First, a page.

On the calendar, a visit to the small-and-wonderful local library to meet the State Librarian of Michigan. Unfortunately, he had to cancel last night: Covid. Maybe it’s just as well that we didn’t join the crowd that would have included three school classes…and possibly get exposed to Covid ourselves. However, we did get new library books.
I’m concerned about this new Covid, and will dig out my N-95 for future face-to-face activities. And avoid gatherings.
Later, the overcast became drippy rain while the car recharged. Drops and dust make art.
As to today’s military vehicle sightings: we saw flatbeds in sand camo paint, empty…the reverse of yesterday.
And we found a whole dashboard’s worth of rubber duckies and their friends. It did perk up Ohio.
Much farther up the road, we got a good view from the north shore of Lake Michigan. If we could see around the curvature of the earth, we’d have a very distant view of Chicago (more or less).
And we have arrived! Very dry, so dry that the lilac leaves are hanging limp, and the grass is mostly brown.
We’ve seen military convoys now and then on the move on Interstate right-of-ways here and there, now and then. Today was the first time either of us could remember tanks on flatbeds that were not also military vehicles. It’s another thing our military is outsourcing, perhaps, skeptical me suggests, because outsourcing money comes from a different pile than straight military that’s easier to recharge (or get the votes to recharge).
Last night we finished binging on “The Night Agent” (got the Bad Guys), and tonight we watched the first episode of “The Green Glove Gang.” Very different. Both hugely fictional.
Good to know that our federal legal system is defending our nation and our constitution. Also, pretty sure Jack is no relation.
There’s no reason you should remember that I received a packet of “wild”flower seeds at the baby shower back in late May. Here’s the first bloom they produced. BTW, the baby has arrived and is about a week old! From the two photos I’ve seen (sleeping in both), she’s a cutie!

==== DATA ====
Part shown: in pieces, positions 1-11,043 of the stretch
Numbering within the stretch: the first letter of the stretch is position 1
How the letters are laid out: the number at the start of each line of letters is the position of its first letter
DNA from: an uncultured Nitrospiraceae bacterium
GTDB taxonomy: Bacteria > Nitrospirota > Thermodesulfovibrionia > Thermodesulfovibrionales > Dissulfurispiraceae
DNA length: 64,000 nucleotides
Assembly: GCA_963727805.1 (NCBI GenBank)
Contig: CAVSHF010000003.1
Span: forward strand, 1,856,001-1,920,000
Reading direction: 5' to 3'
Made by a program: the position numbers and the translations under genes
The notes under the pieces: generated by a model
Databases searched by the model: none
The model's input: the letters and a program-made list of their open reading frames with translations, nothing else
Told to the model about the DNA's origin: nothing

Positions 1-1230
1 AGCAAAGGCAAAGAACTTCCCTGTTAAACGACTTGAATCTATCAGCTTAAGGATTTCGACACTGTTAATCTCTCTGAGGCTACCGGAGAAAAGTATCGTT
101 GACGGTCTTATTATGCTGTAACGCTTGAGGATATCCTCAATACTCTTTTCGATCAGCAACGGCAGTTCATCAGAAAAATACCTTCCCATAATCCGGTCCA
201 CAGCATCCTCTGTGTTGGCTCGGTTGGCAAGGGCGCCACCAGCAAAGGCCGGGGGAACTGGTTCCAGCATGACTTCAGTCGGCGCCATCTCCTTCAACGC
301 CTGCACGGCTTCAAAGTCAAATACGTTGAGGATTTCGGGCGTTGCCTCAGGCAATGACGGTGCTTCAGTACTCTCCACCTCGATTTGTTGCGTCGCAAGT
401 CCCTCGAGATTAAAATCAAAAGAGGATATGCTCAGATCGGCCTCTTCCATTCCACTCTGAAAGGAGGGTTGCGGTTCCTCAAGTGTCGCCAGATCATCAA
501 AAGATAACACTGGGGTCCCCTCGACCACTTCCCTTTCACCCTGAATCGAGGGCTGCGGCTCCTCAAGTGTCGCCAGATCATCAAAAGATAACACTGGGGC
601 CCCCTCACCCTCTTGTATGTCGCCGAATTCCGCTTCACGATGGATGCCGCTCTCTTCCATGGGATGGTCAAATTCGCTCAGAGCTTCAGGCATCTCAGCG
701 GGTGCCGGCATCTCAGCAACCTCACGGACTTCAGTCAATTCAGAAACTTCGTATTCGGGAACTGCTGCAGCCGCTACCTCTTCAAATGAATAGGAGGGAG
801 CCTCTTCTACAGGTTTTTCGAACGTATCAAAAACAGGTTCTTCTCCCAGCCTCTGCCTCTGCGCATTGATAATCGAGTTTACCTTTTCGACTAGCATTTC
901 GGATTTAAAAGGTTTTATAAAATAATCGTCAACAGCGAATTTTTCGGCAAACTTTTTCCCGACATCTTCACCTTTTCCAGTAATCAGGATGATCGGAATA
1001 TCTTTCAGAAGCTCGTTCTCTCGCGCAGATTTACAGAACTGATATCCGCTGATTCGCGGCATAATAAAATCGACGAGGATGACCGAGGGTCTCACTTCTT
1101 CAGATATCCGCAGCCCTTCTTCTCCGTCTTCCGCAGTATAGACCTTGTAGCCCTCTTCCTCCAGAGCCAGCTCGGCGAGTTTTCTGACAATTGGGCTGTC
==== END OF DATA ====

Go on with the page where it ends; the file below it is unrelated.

I learned the word rubisco from a WashPo article by Michael J. Coren. Somehow I only came across it this week, although the publication date is 27 June. Rubisco is a protein officially named Ribulose-1,5-bisphosphate carboxylase/oxygenase. It’s the chemical catalyst for photosynthesis and is found in leaves (apparently all leaves). As I’ve mentioned before, my ignorance is vast.
We’ve been watching what to me is the “new” series in the StarWars franchise, Andor. When I hear it, I hear and/or (like and/not and similar). When I read it, I can see it as Andor. Anyway, mostly a pretty good story…grim world, but decent story/characters/writing.
People say age brings wisdom, but for most of us that really isn’t true, when we get old we’ve just accumulated more experiences, good and bad. The result is more likely to be cynicism than wisdom.*
I have to go with Backman on this. We age into cynicism?
*Text is on page 30 of Neil Smith’s translation of Fredrik Backman’s The Winners (2021; hardback version; title in Swedish original: Vinnarna).
We did a wee bit of time travelling this evening and watched “Yellow Submarine.” I’m sure I never saw it before. Great music; I sang along with all the songs!
Before the heat came on, that is around 8:15am, I was removing grasses from around the peony and found these rosebuds! Later I found two blooms. These are small roses, less than two inches across and a slightly different pink from the peonies.
In the heat of the afternoon, we took a jaunt to Naubinway to King’s to get smoked whitefish for dinner. After we secured our purchase (and we could have had menominee or lake trout or I forget the other local fish), we meandered down to the dock…and found the Ida S., all buttoned up…for the season?…permanently?
Kinda hard to believe all these little towns along the Lake Michigan shore used to have many active fishing boats, shipping their catch toward Chicago and Detroit. Most of the fishermen were immigrants, Europeans who knew the fishing trade of the Atlantic or Mediterranean. Some Portuguese and Italian surnames still remain, for example.